palpitating on the furze anchored in rock
just above the water mark, by Sally Port.



I shall not go back
to that origami legion
of paper walls
and paper souls
that suburban lesion
that suppurates magnolia
on the perfect blue
of a well-mannered sea.

There are no ghosts there
only palm trees where
twisted hawthorns
should be. No ghosts.
Maybe a conservatory
PVC tabernacle to that space
of uneven cement slabs
you called the patio.

There you sat,
on your mildewed
plastic chair, to view sunsets
that validated you
whilst twenty-seven years
of salt culled
everything in your garden
except a leggy rose

You picked its singed buds
for the blue vase from Isfahan
well into November
and you watched the ocean
aglow with a cold fire
consume the names
of your plump babies
of your dead daughter.

Salt and ashes on the grass
There are no ghosts here.



Before he started to walk East, Guillaumet
wrapped the bags of mails in the folds
of his parachute and scratched a farewell

on the capsized fuselage of his Potez 25.
He walked, his eyes full of the blinding
sarabande of photons and icy flakes.

He walked through white, warmed by
remembered snows. The aching eventually
fading, like his footprints, in shades of cobalt blue

bruising the silence. Night revealed infinity
The Milky Way an effervescence of stars
bubbling nebulae draped on the shoulders of the Maipo.

He walked, because stillness solidifies life and sleep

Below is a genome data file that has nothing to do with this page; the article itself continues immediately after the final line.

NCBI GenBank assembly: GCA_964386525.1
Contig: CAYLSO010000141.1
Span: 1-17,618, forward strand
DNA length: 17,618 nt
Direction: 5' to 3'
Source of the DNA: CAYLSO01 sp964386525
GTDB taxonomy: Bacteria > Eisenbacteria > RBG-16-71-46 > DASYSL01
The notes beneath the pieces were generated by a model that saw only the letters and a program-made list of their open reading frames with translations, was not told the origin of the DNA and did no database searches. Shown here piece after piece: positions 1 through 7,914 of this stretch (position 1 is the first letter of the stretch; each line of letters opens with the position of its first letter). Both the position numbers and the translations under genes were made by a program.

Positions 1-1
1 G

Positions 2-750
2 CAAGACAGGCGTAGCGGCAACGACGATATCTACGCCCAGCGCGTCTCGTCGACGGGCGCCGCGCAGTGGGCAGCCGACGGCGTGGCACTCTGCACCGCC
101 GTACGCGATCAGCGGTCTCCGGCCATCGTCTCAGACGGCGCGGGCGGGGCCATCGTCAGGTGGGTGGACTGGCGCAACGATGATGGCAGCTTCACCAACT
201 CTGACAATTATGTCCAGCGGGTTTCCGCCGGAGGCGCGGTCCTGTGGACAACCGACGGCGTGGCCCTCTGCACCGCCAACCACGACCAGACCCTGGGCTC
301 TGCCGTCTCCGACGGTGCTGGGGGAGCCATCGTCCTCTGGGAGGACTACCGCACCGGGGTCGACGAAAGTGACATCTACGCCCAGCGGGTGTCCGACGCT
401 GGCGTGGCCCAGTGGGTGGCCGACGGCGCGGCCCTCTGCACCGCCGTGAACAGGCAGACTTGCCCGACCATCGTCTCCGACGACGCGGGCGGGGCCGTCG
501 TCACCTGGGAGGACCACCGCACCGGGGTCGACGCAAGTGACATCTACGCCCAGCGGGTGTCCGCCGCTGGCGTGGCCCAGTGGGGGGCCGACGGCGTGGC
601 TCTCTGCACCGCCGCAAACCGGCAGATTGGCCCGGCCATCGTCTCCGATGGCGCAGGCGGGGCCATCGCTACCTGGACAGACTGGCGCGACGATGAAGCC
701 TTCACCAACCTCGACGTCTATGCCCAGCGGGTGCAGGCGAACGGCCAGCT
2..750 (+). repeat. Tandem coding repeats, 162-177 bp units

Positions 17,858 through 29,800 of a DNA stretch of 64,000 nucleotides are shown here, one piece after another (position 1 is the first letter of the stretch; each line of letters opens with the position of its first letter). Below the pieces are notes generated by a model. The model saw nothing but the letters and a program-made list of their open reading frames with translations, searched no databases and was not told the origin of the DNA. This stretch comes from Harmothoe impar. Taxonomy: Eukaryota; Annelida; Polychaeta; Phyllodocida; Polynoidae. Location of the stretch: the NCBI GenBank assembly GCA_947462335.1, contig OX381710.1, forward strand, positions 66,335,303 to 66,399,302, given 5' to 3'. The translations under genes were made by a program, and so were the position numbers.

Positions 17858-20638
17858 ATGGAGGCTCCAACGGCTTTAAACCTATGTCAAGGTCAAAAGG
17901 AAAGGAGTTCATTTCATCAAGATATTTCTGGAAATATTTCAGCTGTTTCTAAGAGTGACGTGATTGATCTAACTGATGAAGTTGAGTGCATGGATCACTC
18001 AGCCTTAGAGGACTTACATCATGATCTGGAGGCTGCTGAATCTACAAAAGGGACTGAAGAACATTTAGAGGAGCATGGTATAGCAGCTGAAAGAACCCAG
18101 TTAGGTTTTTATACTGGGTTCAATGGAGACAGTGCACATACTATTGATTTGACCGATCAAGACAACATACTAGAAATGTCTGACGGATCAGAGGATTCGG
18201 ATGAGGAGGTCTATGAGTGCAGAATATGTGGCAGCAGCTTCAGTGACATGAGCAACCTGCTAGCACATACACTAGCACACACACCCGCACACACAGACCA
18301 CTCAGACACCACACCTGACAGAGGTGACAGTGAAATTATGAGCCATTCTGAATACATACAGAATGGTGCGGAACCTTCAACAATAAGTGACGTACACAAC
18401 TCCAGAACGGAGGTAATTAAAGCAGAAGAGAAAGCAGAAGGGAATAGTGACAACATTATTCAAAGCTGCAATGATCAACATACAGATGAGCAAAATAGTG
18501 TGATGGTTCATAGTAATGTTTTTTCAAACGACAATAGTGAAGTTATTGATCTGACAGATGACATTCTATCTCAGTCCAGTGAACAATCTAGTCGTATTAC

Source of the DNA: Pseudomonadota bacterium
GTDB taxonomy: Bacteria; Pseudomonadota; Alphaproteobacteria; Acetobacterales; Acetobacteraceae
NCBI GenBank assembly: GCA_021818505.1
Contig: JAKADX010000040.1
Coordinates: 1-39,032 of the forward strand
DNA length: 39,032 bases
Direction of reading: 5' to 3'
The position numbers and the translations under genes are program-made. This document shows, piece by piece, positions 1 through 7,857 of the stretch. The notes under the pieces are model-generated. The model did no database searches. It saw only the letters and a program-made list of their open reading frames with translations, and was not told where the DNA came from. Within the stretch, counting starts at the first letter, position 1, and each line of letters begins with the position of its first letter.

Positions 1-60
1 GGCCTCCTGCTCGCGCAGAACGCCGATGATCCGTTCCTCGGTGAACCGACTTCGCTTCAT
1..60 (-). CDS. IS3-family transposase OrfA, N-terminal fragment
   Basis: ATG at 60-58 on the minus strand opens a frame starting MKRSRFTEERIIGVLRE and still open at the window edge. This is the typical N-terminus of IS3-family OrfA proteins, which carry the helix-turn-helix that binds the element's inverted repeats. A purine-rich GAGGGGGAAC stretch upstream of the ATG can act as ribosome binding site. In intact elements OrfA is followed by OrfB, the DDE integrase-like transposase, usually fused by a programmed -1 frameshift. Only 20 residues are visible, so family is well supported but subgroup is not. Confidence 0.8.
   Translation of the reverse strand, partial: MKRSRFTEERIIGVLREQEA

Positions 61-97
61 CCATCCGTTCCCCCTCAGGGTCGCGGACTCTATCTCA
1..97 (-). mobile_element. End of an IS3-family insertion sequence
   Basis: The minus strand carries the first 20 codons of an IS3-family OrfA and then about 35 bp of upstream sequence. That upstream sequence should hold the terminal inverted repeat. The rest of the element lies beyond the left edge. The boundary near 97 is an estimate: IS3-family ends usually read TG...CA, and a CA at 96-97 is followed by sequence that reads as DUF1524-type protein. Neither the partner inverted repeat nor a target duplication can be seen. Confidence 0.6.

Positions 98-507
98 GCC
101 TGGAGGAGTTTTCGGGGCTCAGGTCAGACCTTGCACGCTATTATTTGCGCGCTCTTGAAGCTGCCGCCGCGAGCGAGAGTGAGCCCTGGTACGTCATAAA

morphs into a painless death. He walked, for his wife
for his friends, for seven days and, seven nights.

He walked, anchored to the Southern Cross.
A shepherd found him by a stream, blackened
by frostbite, gripping hope in his gloveless hand.

After the thaw, the salvaged envelopes were forwarded
stamped – “Service delayed”, his transcended life gauged.
Sepia myths and fading heroes, I am as old as your words.

Guillaumet was an aviator whose plane crashed in the Andes during a blizzard in 1930. He
walked over three mountain passes in appalling weather conditions and though tempted to
give up, he persisted, spurred on by thoughts of his wife and friends. One of these friends was
my beloved godfather/uncle, long gone now. He told me this story.



North of the Guadalquivir
In The Field of the Cutting
In The Field of Heads
the soles of her feet sang

the colour of Duende
the colour of Duende

like wind on sand
spirits spiral
into a pillar of Light

from the blood soaked
ground from the rushes
a ladder of rain
a ladder of tears

her fall always there
an unseen sub-text
that followed her
that preceded her

a narrative of flamenco
written in a crackle of steps
memories construed
never hers to share

from under
the soaring shadows
of the Three Sisters
from her watery cathedrals

The Sibyl chants
the sea sean nós
in even darker sounds



Erased from the memory of sand
you embrace the wave as yourself
a long kiss, untangled from the ocean’s
pursed lips, hemmed in spume.

Gulls white-stitch sky to water
fastening you to the apex of breakers
to prisms disintegrating into spheres
of foamy light, into peals of froth

binding you to an ever colder current.
Shoals of silvered half-moons refracted
on the amorphous metal of the deep.
Shackled to a diamanté of fluorescent krills

I see you now, treading the stars
upstream, blind to all but yourself.


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Stephen House

Stephen House: has had many plays commissioned and produced. He’s won two Awgie Awards (Australian Writers Guild), The Rhonda Jancovic Poetry Award for Social Justice,